Alongside field-based techniques, “speed breeding” can be used by researchers to improve the understanding of crop genetics overall. The technology still allows for scientists to study plant characteristics such as pathogen interactions, shape and structure as well as flowering time.

“Speed breeding as a platform can be combined with lots of other technologies such as CRISPR gene editing to get to the end result faster,” Lee Hickey, author and plant science researcher at the University of Queensland, says, referencing the genome-editing technology.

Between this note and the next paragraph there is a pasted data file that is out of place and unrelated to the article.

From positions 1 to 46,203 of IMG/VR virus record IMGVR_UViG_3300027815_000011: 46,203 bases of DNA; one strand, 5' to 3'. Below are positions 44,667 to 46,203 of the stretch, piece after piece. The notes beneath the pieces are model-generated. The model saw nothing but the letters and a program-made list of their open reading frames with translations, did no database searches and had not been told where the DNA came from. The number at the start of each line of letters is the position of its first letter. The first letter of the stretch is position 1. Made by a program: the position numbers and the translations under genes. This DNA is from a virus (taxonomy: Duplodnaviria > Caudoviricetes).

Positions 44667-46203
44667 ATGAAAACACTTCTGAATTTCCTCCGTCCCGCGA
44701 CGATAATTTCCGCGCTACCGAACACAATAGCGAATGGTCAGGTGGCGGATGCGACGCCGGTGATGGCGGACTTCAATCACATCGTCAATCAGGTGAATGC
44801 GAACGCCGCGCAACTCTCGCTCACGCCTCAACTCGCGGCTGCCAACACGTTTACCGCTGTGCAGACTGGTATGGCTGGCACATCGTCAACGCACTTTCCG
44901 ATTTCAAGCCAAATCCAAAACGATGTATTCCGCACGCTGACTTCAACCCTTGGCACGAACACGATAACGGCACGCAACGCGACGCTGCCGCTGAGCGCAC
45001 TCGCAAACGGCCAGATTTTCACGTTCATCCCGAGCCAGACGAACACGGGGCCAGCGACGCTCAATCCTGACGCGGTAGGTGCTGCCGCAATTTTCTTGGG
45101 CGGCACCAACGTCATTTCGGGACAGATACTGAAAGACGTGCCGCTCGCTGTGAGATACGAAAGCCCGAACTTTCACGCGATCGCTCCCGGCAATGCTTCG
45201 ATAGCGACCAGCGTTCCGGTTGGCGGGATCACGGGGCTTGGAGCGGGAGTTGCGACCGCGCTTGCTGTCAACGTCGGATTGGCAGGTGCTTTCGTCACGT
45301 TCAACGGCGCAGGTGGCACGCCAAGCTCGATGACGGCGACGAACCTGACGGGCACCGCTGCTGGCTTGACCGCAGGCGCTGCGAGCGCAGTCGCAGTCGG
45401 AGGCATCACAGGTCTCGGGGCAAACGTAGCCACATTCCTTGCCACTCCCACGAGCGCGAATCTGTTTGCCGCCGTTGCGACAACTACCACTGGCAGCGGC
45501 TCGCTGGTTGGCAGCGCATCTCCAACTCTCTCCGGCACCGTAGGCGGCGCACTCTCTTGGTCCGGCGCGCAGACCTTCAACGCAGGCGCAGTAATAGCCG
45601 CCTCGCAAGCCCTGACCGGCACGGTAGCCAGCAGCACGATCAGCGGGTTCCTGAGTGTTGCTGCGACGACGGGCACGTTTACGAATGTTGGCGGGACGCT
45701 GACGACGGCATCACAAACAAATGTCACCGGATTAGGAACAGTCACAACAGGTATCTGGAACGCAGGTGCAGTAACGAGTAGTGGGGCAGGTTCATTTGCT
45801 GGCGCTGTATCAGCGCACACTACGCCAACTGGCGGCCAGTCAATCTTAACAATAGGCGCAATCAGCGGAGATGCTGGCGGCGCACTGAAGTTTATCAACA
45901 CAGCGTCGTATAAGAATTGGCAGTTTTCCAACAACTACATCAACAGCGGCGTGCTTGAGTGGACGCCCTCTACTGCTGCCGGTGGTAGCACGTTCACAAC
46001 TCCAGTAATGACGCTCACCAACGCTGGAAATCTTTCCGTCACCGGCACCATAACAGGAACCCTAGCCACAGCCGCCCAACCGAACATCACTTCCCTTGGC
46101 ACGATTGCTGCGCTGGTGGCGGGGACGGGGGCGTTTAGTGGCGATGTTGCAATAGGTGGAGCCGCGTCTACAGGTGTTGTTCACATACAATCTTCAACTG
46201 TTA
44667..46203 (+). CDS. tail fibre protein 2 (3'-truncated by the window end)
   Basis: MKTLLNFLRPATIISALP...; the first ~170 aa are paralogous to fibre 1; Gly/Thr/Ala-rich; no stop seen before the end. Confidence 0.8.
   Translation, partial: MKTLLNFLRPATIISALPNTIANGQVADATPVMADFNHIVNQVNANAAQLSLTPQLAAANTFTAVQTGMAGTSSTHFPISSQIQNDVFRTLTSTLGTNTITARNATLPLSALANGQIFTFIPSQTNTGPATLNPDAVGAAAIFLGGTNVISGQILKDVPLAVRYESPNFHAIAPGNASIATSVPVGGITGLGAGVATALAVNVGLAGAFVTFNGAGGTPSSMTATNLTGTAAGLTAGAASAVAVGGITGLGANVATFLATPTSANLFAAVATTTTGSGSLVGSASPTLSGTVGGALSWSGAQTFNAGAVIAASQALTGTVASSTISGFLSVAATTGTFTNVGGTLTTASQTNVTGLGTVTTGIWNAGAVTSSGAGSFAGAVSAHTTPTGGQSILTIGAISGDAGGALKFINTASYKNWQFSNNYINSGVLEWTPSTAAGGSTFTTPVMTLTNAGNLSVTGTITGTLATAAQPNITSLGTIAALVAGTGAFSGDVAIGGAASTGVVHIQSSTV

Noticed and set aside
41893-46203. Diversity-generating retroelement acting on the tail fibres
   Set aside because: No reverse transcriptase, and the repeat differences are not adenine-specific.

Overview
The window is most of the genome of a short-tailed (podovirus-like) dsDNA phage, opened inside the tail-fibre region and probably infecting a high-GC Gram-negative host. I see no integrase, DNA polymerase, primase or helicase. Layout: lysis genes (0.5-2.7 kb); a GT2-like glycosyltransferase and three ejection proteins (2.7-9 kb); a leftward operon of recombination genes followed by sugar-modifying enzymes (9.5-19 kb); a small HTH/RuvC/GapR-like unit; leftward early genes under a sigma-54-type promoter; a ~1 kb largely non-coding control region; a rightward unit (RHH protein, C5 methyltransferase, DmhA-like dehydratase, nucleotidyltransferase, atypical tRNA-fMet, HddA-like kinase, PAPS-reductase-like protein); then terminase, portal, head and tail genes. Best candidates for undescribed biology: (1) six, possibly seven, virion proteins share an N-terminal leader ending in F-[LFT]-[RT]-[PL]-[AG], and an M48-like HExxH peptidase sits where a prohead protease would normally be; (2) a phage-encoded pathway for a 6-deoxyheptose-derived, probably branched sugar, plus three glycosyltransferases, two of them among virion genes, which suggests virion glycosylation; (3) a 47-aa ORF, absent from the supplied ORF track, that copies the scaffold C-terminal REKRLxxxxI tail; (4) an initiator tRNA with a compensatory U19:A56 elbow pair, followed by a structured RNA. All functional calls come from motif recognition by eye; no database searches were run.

As the world population continues to grow, techniques like this will help to improve food security, according to Wulff. The United Nations June 2017 update anticipates the world population will grow to 9.8 billion people by 2050. That’s around 2 billion more mouths to feed.

“Food security is a really, really important issue—not to be underestimated,” Wulff says. “We need every tool in the toolbox to come up with solutions to solve food security.” Without several techniques and tools to work on the issue, Wulff says: “It would be like fighting this issue with one hand tied behind the back.”

Source: Newsweek